For the establishment of an effective fabrication capability, the project partners selected a range of tools and equipment such as a 3D printer and a small format laser cutter. This allowed the team to update the trap morphology based on user feedback.
Next, Ystumtec redesigned, built and tested a completely new version of the moth trap and sourced, configured and tested LoRaWAN gateways to be used as relay stations for use with the new design. Testing showed that data can be reliably received at least 16km range which means that a single gateway installed at Pushkaram College of Agriculture Science could cover more than 800km2 of land around the college.
Concurrently, a field experiment with maize was established with crop growth and FAW infestation monitored, and 30% crop damage recorded. The Pushkaram College of Agriculture Sciences, alongside guidance from CABI, developed methodologies for FAW larval collection and rearing. The work facilitated wind tunnel flight behaviour testing and life cycle study. A FAW culturing cabinet was established to observe pupae, adult emergence, and egg laying under controlled conditions. Additionally, a Y-tube testing facility was set up for further investigation.
To mark the end of phase two, a multi-stakeholder ‘show and tell’ event was hosted to provide a platform for farmers, growers, researchers, agricultural stakeholders and the local community to exchange insights, strategies and solutions to combat the challenges posed by FAW in India. The event showcased the ongoing efforts of the sentinel network invasive monitoring project, offered an introduction to CHAP, and featured presentations by CABI discussing the Plantwise program and plant clinic activities in the region.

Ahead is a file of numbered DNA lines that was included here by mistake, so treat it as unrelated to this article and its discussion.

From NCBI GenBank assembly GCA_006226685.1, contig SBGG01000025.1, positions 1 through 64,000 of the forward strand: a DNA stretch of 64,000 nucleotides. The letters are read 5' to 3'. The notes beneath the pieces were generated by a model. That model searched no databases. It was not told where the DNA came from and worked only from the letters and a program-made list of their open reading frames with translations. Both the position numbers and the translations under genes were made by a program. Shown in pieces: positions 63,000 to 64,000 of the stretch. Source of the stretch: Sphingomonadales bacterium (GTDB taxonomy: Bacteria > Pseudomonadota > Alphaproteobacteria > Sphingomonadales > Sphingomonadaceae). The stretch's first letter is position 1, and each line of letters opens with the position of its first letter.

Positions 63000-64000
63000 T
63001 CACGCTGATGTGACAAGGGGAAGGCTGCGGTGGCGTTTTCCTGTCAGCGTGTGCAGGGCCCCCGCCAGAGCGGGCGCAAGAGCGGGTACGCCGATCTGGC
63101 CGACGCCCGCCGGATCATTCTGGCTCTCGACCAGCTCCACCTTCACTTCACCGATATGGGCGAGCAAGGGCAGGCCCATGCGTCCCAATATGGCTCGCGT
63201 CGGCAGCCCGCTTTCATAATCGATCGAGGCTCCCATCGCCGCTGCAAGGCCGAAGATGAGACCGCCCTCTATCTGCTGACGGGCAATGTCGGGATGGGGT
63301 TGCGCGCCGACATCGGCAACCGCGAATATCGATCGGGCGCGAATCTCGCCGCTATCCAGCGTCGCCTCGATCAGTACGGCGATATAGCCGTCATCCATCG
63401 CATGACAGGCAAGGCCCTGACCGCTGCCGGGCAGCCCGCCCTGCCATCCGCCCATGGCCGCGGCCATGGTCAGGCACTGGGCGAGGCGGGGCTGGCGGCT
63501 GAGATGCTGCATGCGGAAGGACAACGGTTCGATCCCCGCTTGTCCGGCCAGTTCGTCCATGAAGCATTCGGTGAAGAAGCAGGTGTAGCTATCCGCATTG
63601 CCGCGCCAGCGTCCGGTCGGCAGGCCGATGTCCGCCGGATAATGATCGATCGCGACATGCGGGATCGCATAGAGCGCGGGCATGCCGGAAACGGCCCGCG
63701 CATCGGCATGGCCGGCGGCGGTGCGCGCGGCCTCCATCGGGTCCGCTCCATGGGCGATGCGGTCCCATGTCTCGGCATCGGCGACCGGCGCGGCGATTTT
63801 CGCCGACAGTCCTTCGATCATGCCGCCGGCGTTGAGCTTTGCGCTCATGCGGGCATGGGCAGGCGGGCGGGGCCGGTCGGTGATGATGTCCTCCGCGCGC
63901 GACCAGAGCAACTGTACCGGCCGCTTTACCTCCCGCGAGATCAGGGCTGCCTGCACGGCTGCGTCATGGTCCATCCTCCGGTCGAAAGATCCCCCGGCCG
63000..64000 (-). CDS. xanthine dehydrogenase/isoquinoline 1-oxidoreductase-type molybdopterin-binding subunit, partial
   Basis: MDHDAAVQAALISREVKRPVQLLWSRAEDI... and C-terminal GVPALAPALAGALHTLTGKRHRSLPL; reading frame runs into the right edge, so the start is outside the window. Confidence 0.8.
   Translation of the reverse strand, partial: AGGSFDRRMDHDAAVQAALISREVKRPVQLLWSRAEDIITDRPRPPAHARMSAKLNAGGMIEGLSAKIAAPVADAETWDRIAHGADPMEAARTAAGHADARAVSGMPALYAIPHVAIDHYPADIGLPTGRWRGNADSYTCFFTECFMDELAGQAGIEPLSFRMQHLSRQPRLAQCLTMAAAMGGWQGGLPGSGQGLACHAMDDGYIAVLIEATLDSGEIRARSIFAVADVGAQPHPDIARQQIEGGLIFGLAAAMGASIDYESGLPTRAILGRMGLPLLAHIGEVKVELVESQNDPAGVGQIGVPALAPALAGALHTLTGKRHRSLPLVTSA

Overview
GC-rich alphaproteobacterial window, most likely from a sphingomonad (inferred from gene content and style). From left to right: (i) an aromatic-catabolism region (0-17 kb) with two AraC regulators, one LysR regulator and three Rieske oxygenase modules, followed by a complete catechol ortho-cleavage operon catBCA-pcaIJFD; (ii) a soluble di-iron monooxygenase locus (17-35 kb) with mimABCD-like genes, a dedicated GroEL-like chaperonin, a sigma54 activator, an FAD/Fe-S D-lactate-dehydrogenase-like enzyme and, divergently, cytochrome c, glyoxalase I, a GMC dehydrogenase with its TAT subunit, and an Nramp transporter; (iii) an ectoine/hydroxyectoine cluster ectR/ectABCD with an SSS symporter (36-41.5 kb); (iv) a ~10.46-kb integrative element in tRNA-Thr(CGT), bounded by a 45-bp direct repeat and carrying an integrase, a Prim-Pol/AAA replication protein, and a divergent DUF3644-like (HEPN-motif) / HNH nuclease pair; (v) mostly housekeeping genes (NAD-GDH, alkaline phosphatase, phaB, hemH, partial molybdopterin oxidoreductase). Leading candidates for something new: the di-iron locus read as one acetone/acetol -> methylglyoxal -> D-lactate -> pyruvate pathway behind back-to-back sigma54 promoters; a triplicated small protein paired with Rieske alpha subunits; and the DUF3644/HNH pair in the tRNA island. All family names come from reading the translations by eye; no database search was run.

The project has been a resounding success with the team achieving a series of key deliverables. These include the delivery of the updated trap morphology, which was supported through the establishment of new facilities and capabilities, as well as knowledge exchange and development of protocols.
The project also developed a comprehensive risk model for factors influencing FAW growth and lifecycle, and the design of a farmer-centric user experience pathway along with a progressive web app featuring initial risk reporting for farmers and agronomy advisors.
Furthermore, the establishment of FAW culturing facilities has supported the advancement of the novel pest sensor. Notably, the project has yielded valuable insights into device installation and user training processes, informing subsequent phases of iteration and testing.
For more information about the pest, visit the fall armyworm research collaboration portal.
© 2019 CHAP - Crop Health and Protection Limited